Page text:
5.  Is there anything you wish you had done? If so, what and why?


Well, I wish I could have made it my job. I hate to put it in so practical terms, but yeah. Bookkeeping just doesn't get my juices flowing.


In terms of the theater company and what it's done? I wish I could have gotten more people to come out and see our stuff, but we've done alright. It's always nice to see a line out the door.


In terms of myself, I wish that in the process of growing, we hadn't pissed off so many people. I guess it's an inevitability of being a business entity, but it always strikes me hard in the gut when somebody thinks we've done less than we could. Because everybody is working their asses off to make sure that we do good theater. Sometimes, things slide because there's only so long you can keep that pace, and sometimes you need to stop for a beer. Or three. I think Noel (Schively- my partner in crime) may have seen the brunt of that- even some from me. I don't think this company would still be around without Noel. He has been a rock, and he has been beating the Mobtown drum even harder than me. We couldn't have done what we did, I couldn't have done what I did without him.


6.  Where do you hope to see Mobtown Players in the next few years?  


Well, in two more years, we will be celebrating ten years on the Baltimore Theater scene. I know Alex wants to concentrate more on contemporary texts, and I think the possibilities there are very exciting.  I think, in the next few years, Mobtown Players will become a staple of the Baltimore Theater scene, much like Theater Hopkins, Fells Point Corner Theater, and CenterStage. I know we are starting to become known outside the Baltimore area; I think it all adds up to an era that is ripe with possibilities for this theater group.


I'd, of course, like to see it grow. And keep doing challenging theater. And keep taking risks, not just with material, but also with people, in what we're asking them to do and how we're using them. I think that's essential.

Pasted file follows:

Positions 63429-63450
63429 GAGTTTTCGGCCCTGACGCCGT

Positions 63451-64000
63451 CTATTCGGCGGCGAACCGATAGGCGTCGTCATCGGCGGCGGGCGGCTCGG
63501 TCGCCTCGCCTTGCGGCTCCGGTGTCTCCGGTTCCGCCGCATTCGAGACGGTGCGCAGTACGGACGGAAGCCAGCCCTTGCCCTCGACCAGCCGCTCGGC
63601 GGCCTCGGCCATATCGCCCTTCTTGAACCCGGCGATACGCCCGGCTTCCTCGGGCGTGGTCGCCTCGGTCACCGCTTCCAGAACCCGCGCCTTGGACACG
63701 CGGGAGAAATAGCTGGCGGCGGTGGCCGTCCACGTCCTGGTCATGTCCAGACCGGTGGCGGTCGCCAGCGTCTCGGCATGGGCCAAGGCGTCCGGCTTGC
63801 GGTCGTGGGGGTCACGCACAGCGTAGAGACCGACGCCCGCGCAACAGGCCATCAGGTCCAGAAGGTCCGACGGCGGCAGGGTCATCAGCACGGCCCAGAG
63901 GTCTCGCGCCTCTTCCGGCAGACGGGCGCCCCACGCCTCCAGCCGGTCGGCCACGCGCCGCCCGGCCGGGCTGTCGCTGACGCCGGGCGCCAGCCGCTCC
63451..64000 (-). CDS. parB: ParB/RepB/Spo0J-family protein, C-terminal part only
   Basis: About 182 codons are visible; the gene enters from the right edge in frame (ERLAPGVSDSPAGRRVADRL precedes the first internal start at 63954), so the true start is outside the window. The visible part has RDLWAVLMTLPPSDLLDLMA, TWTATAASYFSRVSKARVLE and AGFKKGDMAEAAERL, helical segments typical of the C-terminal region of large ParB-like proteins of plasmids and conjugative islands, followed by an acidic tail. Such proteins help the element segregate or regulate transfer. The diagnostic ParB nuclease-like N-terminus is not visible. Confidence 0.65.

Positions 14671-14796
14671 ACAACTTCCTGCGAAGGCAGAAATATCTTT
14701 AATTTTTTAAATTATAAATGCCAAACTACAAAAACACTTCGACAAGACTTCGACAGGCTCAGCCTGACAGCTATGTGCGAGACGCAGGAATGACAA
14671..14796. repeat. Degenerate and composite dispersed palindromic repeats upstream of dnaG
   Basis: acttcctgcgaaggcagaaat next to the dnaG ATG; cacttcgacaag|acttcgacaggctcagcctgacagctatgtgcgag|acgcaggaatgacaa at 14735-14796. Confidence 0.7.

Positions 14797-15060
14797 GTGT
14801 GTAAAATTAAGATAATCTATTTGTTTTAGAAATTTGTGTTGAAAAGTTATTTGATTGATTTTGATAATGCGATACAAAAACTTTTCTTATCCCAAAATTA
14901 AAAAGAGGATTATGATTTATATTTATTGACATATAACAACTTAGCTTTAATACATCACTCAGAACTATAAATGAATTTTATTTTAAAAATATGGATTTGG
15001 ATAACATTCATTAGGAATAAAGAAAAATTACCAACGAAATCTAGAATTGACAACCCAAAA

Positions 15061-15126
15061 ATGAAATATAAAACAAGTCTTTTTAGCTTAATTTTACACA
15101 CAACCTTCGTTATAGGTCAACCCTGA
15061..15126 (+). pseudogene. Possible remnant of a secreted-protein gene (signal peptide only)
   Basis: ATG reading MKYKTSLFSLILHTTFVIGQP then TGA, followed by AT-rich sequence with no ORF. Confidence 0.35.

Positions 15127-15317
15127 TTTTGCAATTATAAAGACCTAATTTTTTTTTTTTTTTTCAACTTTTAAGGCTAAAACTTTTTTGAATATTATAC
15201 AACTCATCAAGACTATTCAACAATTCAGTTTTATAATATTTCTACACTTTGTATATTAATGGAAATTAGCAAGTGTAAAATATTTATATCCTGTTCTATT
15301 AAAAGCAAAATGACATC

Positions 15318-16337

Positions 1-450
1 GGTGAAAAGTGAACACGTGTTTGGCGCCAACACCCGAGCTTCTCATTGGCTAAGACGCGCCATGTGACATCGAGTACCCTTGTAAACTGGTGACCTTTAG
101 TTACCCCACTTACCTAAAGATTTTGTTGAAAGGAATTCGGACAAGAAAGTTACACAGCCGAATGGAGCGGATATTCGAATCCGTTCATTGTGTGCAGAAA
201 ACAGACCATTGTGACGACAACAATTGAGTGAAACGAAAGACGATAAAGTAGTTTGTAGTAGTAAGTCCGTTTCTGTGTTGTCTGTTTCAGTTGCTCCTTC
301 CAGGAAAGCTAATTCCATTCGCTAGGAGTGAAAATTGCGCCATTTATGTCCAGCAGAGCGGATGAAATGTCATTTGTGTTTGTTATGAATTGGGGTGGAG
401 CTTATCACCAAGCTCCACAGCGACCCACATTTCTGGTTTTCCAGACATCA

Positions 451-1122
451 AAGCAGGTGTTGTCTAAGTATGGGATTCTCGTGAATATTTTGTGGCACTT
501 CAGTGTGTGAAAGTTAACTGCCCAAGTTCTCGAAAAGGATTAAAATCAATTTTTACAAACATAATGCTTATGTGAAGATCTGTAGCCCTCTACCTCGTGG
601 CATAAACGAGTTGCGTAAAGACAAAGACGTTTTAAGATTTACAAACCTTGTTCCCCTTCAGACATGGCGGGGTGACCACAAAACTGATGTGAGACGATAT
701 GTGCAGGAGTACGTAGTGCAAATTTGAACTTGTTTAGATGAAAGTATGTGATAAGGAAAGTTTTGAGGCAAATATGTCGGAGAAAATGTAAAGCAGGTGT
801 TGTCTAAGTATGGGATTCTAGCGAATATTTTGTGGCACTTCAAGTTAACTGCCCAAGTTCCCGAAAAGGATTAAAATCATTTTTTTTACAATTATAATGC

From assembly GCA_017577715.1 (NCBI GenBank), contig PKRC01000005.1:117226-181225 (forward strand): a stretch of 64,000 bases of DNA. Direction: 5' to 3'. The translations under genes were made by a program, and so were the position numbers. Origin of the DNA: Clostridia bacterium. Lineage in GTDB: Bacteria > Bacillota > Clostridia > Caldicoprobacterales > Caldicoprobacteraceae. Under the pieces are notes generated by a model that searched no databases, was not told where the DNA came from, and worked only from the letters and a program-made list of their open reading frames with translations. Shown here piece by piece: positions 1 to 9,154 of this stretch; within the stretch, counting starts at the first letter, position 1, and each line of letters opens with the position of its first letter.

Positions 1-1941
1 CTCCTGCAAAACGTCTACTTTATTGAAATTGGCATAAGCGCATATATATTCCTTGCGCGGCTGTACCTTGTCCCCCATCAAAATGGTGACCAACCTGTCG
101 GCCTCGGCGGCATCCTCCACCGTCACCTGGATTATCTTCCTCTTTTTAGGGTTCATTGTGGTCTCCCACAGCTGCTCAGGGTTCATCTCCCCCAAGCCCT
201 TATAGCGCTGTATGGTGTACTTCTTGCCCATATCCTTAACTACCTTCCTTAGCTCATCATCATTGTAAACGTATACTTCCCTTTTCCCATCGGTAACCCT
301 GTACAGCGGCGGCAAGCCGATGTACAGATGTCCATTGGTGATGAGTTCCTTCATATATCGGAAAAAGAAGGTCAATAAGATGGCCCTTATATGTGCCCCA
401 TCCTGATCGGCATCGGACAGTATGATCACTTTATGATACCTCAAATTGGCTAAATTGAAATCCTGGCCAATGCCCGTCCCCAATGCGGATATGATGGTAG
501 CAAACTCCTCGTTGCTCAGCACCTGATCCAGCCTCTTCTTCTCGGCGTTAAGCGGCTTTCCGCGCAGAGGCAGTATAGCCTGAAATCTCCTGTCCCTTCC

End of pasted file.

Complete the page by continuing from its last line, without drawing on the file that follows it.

7.  Tell us about your successors. What do they bring to the table in terms of carrying on Mobtown tradition and in making it grow for the future?


Alex Willis, our new Artistic Director has... you know... I've never seen her resume. She could have been lying this whole time. Except I did see her name on the City Paper's 10 Best list last year. And a few other times. She's been directing at Fells Point Corner Theater for umpteen years (if I had my guess, that's what she would have said on her resume- umpteen years). And she can hold her beer. All good traits in a head of this theater company.  Carlos Guillen has been our Tech Director for the past three years, and before then, our resident sound designer and occasional lighting designer. He is one of the calmest people I've ever met, and he has the funk. Plus, he is able to spend amazing amounts of time answering emails and calming people down. Add these together, I would leave him in charge of coordinating the space... and... whatever else the Managing Director does. Noel Schively knows better.  Erin Riley has been a teacher, a theater professional, and, just an amazing resource for this company since joining us three years ago in Romeo and Juliet. She just keeps showing up to the theater saying, "Guess what- I found us some money." We thought we'd make it official. In addition, she is starting an education wing, something we've wanted to do for... ever. I think Erin will add the magic touch to bring this company to the next level.